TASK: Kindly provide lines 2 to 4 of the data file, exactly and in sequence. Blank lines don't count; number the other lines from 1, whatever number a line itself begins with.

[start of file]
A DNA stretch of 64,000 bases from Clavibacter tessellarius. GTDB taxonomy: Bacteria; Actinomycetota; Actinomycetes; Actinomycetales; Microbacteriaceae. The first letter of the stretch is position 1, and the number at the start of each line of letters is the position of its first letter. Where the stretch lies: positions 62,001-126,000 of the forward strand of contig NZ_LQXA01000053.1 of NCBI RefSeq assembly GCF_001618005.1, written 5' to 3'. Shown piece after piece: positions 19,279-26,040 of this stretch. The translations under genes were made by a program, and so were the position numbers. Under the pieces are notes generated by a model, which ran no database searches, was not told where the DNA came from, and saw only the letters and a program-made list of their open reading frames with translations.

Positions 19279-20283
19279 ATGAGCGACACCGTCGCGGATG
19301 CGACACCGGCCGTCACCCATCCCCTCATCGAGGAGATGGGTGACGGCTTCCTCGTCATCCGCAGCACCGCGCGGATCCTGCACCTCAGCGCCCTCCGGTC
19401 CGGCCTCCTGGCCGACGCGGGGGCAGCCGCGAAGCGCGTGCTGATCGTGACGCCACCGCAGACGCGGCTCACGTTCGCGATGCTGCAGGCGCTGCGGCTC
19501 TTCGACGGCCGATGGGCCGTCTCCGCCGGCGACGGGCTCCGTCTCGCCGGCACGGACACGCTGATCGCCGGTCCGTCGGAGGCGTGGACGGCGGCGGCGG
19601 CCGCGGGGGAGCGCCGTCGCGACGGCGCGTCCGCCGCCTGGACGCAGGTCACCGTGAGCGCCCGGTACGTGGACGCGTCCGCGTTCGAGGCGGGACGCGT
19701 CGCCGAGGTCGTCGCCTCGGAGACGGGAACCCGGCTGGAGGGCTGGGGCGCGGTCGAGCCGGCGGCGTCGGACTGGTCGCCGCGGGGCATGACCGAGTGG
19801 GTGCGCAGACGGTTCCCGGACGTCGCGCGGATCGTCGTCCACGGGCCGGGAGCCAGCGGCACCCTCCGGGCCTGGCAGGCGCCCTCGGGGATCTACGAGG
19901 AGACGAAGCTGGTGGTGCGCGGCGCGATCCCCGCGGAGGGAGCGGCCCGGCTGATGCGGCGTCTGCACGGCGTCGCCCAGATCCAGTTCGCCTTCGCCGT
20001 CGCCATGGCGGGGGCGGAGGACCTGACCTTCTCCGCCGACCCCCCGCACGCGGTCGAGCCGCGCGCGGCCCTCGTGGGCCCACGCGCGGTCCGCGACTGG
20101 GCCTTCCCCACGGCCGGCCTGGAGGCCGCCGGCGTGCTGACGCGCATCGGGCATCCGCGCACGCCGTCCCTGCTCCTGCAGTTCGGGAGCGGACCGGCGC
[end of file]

Positions 19279-20283
19279 ATGAGCGACACCGTCGCGGATG
19301 CGACACCGGCCGTCACCCATCCCCTCATCGAGGAGATGGGTGACGGCTTCCTCGTCATCCGCAGCACCGCGCGGATCCTGCACCTCAGCGCCCTCCGGTC